“I didn’t do nuthing man, I just looked over ‘cos she was gurgling an shit an making all of this crazy noise and BAM she just falls off the chair and starts shakin’ on the floor. Is she fuckin epileptic or some shit?”
“Fuck me,” Mike said, grabbing the phone, “She’s fuckin ODing again. Its the coke. This is like the 7th fucking time this has happened. Lemmie call the ambulance”
Smooth stood up, as if to stop Mike from making the call. “You crazy?”
“It’s cool, man. Her old man is a big shot over at Cedar Sinai. She’s got her insurance through him. It’s cool, I told you this has happened before.”
“But the COPS man!”
“The cops can’t do shit. You wanna wait here until we get back? They might show up here, but just don’t answer the door.”
“Sure man. Shit.” he looked at Hazel, on the floor, vibrating and saying “ug-ug-ug-ug” and he said, “Thats some freaky looking shit, man.”
“Scared the shit out of me the first time. Yes, hello? Yes I need an ambulance Uh-huh. My girlfriend is having a seizure. Uh-huh. yeah, the address…”
They tidied away the drugs, and ignored the looks that the ambulance guys shot them when Mike let them in a few moments later. By the time they showed up, the seizure had mostly subsided, and Hazel was on her side in the recovery position. They checked her vitals, and Mike told them what her name was.
“Hazel! Hazel! Can you hear me Hazel?”
Her eyes remained dull and unfocussed. There was a lot of commotion as they put her on the gurney and started to wheel her out of the apartment. They left Smooth there, and Mike went out holding Hazels’ small, cold hand as they wheeled her into the back of the ambulance.
Mike sat up front with the driver, as they sped through the pre dawn streets, on their way to the emergency room. The driver was asking a lot of questions about what drugs Hazel had been using. Mike said “I think she has been doing coke,” but refused to say any more than that. They rode the rest of the way in silence, as the siren wailed and Hazel started to regain consciousness in the back.
In the sodium glow of the emergency room, Mike paced and waited for word. The waiting room had a smattering of desperate people lounging around, nursing wounds or waiting for news about their friends or loved ones. They looked tired, beaten down by circumstance. Still jumpy from the cocaine, Mike walked outside and stood smoking a cigarette in the warm 4am murk. The cops showed after an hour, and asked the same questions they always asked. They wanted ID but Mike had none. They stalked into the doctors room, and questioned Hazel. They seemed harassed and disinterested, and left without too much fuss. At 6 o’clock Mike was allowed to come to Hazel’s bed, which was separated from the other beds by a shield of flimsy plastic curtains. In the next bed a man was calling for his mother, and from somewhere else a woman’s sobs echoed off the uncaring institutional walls. Hazel was sitting up in bed. She looked up at Mike with sorrowful eyes and said “Can we get the fuck out of here now?”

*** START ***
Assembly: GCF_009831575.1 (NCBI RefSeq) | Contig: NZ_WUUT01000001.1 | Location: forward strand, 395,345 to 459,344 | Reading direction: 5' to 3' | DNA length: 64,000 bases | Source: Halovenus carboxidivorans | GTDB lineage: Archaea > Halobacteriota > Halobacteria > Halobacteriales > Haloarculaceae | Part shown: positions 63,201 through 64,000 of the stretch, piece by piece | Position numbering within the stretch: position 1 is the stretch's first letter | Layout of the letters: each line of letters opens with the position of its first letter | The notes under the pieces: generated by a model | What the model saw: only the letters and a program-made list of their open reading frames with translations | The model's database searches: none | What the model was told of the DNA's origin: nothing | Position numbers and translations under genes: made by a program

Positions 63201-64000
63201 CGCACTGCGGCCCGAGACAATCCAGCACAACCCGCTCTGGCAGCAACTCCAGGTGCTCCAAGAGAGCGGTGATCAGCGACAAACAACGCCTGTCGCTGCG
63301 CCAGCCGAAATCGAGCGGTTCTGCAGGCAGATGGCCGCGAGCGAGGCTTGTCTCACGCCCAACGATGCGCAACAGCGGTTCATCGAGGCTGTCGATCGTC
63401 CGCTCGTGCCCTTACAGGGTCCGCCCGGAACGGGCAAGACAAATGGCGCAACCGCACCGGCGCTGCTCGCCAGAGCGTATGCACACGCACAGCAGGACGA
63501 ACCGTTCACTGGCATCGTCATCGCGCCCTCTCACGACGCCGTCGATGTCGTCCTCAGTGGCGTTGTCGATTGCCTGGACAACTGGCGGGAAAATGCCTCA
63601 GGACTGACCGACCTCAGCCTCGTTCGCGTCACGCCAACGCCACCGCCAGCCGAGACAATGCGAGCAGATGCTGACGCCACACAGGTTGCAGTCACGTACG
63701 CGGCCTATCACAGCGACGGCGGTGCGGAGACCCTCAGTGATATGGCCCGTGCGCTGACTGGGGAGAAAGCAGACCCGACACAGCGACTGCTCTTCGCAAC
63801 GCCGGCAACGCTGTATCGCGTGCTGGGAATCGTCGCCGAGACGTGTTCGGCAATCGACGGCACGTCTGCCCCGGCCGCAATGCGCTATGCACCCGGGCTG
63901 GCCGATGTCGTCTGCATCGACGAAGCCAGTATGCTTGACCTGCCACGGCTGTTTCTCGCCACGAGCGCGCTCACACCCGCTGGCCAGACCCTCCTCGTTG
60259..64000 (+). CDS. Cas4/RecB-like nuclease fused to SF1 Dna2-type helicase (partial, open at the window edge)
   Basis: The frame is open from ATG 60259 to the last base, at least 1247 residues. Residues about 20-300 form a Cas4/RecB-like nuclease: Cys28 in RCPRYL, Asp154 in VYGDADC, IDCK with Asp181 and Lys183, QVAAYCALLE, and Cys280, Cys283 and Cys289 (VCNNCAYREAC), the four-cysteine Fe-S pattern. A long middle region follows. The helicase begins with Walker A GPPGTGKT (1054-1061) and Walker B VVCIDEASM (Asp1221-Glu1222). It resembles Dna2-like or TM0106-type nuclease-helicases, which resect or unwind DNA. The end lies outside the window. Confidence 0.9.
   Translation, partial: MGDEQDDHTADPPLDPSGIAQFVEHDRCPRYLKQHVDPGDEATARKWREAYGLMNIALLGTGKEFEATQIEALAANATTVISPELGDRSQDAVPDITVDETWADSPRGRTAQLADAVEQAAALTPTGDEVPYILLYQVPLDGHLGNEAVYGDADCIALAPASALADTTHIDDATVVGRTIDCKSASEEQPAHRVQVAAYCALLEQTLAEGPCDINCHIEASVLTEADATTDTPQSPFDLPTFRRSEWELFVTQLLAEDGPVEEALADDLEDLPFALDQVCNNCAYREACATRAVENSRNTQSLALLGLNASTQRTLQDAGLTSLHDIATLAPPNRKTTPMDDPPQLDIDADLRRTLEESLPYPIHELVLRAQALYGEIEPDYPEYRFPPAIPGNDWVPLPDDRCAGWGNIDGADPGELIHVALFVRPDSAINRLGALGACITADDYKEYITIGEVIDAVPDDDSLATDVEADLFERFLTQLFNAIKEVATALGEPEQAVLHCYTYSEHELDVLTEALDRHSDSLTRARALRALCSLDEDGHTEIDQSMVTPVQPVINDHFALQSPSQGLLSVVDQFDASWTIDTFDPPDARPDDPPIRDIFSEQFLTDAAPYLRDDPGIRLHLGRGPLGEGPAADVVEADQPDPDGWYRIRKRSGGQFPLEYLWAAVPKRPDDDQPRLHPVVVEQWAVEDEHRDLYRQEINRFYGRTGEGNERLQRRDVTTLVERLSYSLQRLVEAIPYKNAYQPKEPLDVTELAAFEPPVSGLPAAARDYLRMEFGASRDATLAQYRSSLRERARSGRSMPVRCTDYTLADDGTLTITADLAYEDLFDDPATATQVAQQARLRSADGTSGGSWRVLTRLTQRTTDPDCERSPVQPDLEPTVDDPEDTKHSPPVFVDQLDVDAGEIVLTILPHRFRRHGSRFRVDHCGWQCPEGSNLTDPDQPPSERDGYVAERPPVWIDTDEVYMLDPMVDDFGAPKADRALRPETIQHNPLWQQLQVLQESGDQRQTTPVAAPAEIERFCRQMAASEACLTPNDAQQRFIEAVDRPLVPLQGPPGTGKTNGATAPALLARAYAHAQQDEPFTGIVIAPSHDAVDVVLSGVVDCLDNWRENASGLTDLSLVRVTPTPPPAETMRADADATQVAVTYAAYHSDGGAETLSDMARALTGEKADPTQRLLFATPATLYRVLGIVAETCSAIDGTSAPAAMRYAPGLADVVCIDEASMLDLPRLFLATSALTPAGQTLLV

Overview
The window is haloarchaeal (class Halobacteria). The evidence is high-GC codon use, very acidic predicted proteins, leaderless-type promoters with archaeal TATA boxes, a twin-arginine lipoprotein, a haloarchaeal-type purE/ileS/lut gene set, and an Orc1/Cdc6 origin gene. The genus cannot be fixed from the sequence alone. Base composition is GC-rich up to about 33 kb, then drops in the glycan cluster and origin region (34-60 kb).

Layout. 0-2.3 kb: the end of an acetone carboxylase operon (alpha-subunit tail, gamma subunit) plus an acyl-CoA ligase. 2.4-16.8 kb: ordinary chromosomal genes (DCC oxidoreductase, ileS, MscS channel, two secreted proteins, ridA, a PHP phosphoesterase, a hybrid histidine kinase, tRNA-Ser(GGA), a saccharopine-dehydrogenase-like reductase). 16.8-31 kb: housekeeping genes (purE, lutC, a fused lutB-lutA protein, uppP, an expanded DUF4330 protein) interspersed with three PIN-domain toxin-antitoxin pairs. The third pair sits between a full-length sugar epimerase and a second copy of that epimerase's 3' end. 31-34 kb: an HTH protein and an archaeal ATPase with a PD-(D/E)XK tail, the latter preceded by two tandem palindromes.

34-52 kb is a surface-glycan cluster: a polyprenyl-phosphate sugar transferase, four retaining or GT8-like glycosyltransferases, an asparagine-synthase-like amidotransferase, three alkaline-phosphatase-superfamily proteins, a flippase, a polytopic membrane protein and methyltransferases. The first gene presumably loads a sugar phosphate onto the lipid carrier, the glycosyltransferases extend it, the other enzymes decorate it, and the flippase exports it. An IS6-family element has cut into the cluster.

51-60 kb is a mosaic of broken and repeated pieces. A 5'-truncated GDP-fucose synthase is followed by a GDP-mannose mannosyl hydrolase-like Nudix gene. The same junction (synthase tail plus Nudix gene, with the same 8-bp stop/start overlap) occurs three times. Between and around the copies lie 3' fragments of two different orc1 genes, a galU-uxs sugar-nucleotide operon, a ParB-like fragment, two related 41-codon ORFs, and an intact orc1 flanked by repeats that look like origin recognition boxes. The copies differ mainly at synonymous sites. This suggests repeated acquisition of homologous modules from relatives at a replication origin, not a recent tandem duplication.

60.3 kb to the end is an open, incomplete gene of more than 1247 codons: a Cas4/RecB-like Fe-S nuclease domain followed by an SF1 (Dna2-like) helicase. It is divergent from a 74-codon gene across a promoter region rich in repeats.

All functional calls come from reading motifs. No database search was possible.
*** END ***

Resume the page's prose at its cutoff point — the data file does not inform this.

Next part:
They called a cab and rode in silence back to the apartment. The sun was casting all kinds of odd light against the smog which hung over the city. The smog looked beautiful, Mike thought, like something you might see hanging in an art gallery. Hazel said, “I think I’m hungry. Is there any food at home?”
“I think we have hot dogs.”
“Will you make me a hot dog?”
She looked a little sadder than usual this morning. She stared out of the window, and Mike watched the light bouncing from the angles of her face. Mike said, “What’s up?”
“I’m just tired. I dunno, I just think… what’s the point, you know? I mean, what’s the point? Look at that bitch on Intervention last night. I didn’t see her ODing, being rushed to the ER. She didn’t even shoot up. Why was she on TV? I feel like, why am I putting my body through all of this when there’s nobody to see it happen?”
Mike was silent for a while.
“I mean, shit, my mom ,I know that she hates me, but couldn’t she have at least thought of calling that show? One fucking phone call? I cant call myself. I’m not meant to know. I’d play along! I’d act surprised when they did the intervention. I’d pretend that they were just doing some film about the day in the life of a coke head. I feel like Im being wasted! All of this STUFF is happening and there NOBODY SEEING IT.”
“But, Im seeing it babe…”
“I don’t mean you! I mean PEOPLE. People on the other side, you know?” she tapped the glass for emphasis, “People on the other side of the screen. People at home.”
Hazel stared out of the window, sadly.
“I just feel like i could be someone, and instead of being someone I’m just squandering it all. What is the point of going through all of this, of feeling this, of putting my body through all of this if there’s nobody watching me? If there’s nobody looking at me, nobody making me real?”
“But you are real. We are real people, Hazel.”
“No! No we’re not. If nobody SEE’S it, how can it be REAL?”
They pulled up at the apartment. Mike paid the driver and slid the key into the lock. They stepped in, and the first thing they noticed was that Smooth was gone. A lot of things were gone. The place seemed both more chaotic, and emptier than they remembered it. “Oh shit!” Mike spat.
They looked around the apartment in silence. The drugs were gone. Mike’s guitar was gone. The kitchen drawers hung open, emptied of their meagre collection of silverware. In the bedroom Mike looked at Hazel’s underwear drawer, hanging open laviciously, emptied of most of her panties.
“Thats motherfucking bastard robbed us. I’m gonna kick his fucking ass when I catch up with him.”
“He left the TV,” Hazel said, turning it on and sinking to her knees in front of it, “At least he left the TV.”
Mike stalked around the apartment, kicking things, and cursing to himself. Hazel was calm again, watching the television with a curious, blank expression, the cathode light making her pallor seem less pronounced.
“I’m hungry,” she said.
Mike walked over to the fridge. he wrenched it open and stared into it. The fridge was empty. Smooth had emptied the fridge. All that was inside now was a tub of sour cream and a stick of butter.
“He stole the fucking hot dogs,” Mike said, matter of fact.
Hazel didn’t hear him. She was watching her stories.